Wednesday, October 24, 2007

'Through Many Trials' David Brown - XXXVI.

David Brown, as we have seen, saw Mr. Spurgeon as perhaps the greatest preacher of the age, and certainly the best model for his students. This was because Spurgeon was natural in the pulpit, straightforward and down-to-earth in his use of language. Unlike some of the older Free Church ministers, like Dr. Thomas Guthrie, inclined to flowery language that was popular enough in its day, but makes them sound very quaint today.
And there lies the irony. For it was Guthrie, not Spurgeon, who was up-to-date in his day. In London it was Joseph Parker, who now seems incredibly Victorian and old-fashioned, who was the equivalent to the modern 'Emerging' pastor. Spurgeon was not fashionable. But he was timeless and plain.
Their common contending against error brought Brown and Spurgeon together. Holding very different positions, one the principal of a small theological college in the Highlands of Scotland, the other the pastor of the largest Church in London, they contended in different ways, but for a common cause and against a common foe.
Mr. Spurgeon liked to have the autographs of men whose books he enjoyed, and so, having read Brown's biography of 'Rabbi' Duncan, he wrote to Brown for his autograph - only to discover he already had it, having requested it after reading the commentary. He wrote:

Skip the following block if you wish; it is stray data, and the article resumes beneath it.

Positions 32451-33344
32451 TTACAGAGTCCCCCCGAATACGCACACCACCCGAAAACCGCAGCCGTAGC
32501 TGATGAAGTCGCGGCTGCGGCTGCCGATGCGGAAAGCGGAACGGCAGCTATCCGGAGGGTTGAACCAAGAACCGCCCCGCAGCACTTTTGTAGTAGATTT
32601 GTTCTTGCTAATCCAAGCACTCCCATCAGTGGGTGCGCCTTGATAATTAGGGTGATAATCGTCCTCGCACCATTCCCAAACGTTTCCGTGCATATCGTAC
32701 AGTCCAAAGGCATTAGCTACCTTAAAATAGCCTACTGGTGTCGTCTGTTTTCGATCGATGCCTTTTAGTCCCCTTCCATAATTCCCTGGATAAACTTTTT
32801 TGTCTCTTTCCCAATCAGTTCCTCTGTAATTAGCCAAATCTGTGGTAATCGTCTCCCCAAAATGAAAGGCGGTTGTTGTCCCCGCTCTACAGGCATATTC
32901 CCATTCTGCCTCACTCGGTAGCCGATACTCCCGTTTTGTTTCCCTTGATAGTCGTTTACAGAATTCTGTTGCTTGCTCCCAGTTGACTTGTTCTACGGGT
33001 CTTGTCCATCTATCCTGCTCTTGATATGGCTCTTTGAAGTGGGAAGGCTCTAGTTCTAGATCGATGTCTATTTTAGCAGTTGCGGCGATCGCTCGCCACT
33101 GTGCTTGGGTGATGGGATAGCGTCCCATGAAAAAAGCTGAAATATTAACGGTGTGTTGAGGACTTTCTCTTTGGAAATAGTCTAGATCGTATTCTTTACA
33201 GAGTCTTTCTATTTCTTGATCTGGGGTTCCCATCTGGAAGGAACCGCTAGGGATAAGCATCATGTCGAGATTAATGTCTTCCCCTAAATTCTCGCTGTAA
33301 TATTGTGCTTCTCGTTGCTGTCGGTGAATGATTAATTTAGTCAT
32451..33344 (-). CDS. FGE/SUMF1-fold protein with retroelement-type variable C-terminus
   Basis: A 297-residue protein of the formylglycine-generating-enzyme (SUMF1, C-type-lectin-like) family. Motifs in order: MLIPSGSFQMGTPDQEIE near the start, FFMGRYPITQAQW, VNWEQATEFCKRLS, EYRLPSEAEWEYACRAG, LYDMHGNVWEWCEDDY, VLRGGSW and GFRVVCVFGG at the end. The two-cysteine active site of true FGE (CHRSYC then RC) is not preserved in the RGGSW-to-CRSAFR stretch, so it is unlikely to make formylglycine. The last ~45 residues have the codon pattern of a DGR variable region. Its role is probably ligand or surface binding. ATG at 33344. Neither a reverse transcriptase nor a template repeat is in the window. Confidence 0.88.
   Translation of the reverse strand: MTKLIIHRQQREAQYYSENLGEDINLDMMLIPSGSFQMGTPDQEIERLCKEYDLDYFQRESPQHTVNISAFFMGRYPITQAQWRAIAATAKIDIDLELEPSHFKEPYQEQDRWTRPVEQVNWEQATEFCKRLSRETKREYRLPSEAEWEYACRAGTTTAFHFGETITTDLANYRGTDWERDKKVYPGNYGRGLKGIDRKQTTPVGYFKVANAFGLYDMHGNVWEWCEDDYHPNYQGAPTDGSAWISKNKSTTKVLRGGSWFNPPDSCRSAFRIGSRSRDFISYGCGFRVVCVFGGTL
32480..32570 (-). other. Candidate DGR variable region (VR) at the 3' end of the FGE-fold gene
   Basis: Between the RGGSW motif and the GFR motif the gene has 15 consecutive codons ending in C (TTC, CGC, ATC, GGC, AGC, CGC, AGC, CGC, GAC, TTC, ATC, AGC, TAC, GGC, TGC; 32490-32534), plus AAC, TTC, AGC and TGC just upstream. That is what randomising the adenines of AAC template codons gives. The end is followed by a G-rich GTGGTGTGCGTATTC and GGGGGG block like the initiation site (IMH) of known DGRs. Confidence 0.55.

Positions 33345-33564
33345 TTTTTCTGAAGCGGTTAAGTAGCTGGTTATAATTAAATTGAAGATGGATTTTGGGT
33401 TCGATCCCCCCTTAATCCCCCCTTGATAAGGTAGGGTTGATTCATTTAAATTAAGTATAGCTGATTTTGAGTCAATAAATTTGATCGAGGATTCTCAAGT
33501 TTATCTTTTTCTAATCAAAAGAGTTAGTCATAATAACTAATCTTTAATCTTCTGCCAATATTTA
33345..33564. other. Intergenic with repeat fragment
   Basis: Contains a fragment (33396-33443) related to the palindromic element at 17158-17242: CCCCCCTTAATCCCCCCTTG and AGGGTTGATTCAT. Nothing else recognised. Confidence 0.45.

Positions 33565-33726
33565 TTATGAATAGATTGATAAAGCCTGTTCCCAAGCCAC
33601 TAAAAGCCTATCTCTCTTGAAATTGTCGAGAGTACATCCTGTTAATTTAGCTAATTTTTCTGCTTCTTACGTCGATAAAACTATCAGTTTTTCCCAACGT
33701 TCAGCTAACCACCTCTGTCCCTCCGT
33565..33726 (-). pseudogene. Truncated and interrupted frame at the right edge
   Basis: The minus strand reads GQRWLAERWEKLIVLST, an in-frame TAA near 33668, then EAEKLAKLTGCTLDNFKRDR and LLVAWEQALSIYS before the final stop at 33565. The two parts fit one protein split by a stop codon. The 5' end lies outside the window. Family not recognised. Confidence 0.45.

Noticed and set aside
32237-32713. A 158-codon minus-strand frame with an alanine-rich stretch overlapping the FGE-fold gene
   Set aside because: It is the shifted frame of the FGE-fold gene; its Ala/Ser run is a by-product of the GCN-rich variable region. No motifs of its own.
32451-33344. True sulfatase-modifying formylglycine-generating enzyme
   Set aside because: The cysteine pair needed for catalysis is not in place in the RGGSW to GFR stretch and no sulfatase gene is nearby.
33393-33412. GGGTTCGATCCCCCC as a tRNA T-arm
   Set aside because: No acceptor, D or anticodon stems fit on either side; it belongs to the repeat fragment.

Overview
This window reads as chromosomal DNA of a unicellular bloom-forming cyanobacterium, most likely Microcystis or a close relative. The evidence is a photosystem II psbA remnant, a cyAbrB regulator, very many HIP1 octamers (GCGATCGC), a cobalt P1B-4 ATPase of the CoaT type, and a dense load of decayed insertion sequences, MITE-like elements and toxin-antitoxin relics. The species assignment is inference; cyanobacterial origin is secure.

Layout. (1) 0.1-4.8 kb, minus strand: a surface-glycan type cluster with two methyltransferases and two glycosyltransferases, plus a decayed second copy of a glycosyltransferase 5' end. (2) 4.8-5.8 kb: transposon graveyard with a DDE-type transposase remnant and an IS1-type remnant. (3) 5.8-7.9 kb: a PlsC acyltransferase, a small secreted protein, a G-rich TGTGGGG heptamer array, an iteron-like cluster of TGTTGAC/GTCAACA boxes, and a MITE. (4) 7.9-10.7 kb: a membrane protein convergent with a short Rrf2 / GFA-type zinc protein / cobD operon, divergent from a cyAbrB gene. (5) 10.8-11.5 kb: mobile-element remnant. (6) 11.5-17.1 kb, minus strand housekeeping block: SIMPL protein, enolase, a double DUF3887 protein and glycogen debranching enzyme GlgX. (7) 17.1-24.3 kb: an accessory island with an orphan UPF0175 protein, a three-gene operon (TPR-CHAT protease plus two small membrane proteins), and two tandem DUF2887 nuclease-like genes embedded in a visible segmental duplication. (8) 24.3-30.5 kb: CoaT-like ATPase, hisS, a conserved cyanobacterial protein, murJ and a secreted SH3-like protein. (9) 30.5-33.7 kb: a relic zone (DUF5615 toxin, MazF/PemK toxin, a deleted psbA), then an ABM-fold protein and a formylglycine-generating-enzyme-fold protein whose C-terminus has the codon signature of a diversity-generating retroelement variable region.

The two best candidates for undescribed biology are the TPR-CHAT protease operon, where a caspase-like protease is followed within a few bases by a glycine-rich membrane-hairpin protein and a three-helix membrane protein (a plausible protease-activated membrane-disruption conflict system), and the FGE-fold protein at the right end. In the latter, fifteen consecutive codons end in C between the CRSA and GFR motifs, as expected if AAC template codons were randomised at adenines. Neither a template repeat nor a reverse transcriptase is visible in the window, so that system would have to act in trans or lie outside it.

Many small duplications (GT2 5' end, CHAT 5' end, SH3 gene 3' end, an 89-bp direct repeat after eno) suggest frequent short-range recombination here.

Nightingale Lane, Clapham, May 11.

Dear Sir, - I have to apologise for having troubled you twice about so small a matter as your autograph; but the fact is, I did not recognise Dr. David Brown of Duncan's Memoir as the David Brown of the Commentary. Pray excuse me. I am getting to fear and tremble about the Browns. You must know that the President and Vice-President of our Baptist Union are both Browns, and that the Chairman of our London Association is also a Brown. 'Browns to right of us, Browns to left of us,' etc. God bless them all.
Yours Heartily C. H. Spurgeon.

On his travels, Spurgeon visited Aberdeen on several occasions to speak. On one of them Brown found him in the vestry surrounded by a number of friends. One of Spurgeon's Tabernacle Deacons, who had come with his pastor, told Brown that Spurgeon needed a few quiet minutes, or the lecture would be a disaster, but Spurgeon was unwilling to mention the fact. Brown instantly cleared the room. Even in the hall, Spurgeon was obviously deeply burdened, and obviously affected by his depression. Turning to the Prince of Preachers, Brown promised that he would be praying for him through the lecture. "Thank you for that!" Spurgeon exclaimed. "Thank you for that!"
When the time came, the depression lifted and Spurgeon spoke with great power and clarity. At the end, when people came to congratulate Spurgeon, the great man turned to the college principal and said, "You owe it all to him."
How often, indeed, could it be said of a powerful sermon that much, if not all, is owed to those men and women who hold up the minister in prayer?

God willing, next time we shall consider Principal Brown's electionand labours in that office of Principal.



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